That’s not bad. I just made it up. Is this how artists create their blurbs about their paintings? Or do most artist plan it out, have the foresight to think about how each element of the painting will have meaning, and to execute the painting according to this plan? If so, I am not this kind of artist. I am one who creates, doesn’t worry about why or what or if it makes sense, and then afterwards, I get to decipher what my unconscious was trying to say.
Last night we went to the reception at the AR4T gallery in Laguna Beach. The octopus was joined my about 70 other pieces all with the loose theme of Art and Nature. Great Gallery, great people. I highly recommend a visit if you are ever in the area. This show runs until November 30th. I met the woman who bought the octopus. I am glad it’s going to a musically creative home. Happy travels, octopus!
Days like today, when the leaves are transforming ordinary gutters into Goldsworthy-worthy stripes of orange, I can’t help but feel the change of the season, and with that, a change of perspective.
It takes me back, several sketchbook eras ago, to see my life in segments, stepping stones, sequential stages to the point where I stand now.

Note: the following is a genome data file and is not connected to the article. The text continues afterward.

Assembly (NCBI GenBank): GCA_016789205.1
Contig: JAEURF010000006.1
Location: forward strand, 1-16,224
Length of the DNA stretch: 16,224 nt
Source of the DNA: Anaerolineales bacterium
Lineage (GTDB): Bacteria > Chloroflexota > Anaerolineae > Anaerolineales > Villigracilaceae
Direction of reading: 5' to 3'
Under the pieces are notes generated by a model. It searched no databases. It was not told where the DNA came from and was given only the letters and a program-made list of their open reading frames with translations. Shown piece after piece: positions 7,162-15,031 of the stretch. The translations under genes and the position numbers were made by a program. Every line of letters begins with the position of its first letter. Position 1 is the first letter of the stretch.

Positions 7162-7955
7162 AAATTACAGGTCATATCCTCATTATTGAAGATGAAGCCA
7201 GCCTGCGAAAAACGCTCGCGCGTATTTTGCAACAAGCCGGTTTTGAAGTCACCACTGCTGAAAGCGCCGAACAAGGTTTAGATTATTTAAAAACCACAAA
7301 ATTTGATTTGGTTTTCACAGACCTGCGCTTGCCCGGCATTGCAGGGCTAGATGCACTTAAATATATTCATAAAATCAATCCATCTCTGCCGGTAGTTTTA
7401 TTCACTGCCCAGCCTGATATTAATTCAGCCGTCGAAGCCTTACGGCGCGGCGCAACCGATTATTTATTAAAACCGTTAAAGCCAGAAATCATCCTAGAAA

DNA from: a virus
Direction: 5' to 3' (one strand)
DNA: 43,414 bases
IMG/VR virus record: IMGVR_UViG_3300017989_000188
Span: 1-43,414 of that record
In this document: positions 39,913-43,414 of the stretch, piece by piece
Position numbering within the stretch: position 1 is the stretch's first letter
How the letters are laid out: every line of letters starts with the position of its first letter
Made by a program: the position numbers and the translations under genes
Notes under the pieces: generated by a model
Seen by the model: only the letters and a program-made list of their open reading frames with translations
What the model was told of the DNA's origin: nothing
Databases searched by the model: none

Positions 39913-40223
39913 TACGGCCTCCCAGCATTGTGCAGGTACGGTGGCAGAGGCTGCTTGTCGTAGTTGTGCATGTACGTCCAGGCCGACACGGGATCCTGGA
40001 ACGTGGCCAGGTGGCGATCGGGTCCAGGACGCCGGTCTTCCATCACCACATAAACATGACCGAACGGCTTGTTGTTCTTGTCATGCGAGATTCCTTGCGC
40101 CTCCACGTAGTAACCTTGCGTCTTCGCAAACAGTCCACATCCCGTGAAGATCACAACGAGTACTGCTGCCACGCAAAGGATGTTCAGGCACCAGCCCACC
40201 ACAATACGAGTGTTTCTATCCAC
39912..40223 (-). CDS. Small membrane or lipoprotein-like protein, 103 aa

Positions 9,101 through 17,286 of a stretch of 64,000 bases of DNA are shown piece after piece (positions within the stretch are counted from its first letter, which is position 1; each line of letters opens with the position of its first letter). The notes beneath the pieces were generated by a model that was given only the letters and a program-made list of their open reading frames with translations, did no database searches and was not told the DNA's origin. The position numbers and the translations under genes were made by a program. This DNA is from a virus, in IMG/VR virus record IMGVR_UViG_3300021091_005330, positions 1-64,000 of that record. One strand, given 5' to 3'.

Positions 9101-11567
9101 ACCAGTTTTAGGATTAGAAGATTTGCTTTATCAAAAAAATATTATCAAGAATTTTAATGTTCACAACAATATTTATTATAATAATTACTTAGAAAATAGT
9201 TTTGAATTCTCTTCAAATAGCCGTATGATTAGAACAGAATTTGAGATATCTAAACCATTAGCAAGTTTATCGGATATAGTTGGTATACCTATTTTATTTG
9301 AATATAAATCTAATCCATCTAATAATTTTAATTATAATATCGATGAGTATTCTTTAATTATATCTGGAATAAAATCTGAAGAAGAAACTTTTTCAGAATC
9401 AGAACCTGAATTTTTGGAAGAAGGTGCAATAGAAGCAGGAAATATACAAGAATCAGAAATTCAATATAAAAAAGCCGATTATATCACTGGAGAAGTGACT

From my current perspective, I want to be “there” already. I want to be enlightened, free of doubt, making it as an artist (define that please).
After looking back to see the sequential, crucial stages I went through, I realize how much I have grown. I am “there” if you asked my 22 year-old self.
Choices in life brought me here. I could have studied art in college, but I didn’t. Perhaps that would have been the easy way to do it. Perhaps if I had gone to art school, I would be in a great job with a big company, making art for movies or games or cartoon shows or commercial packaging. That would be great. But it would not be me. I used to kick myself for not taking that route to “success” but now I realize that it is someone else’s definition of success, not mine. I need substance, I need meaningful interaction. Turning out cute drawings to promote profit in other people’s businesses is a great career choice, just not for me.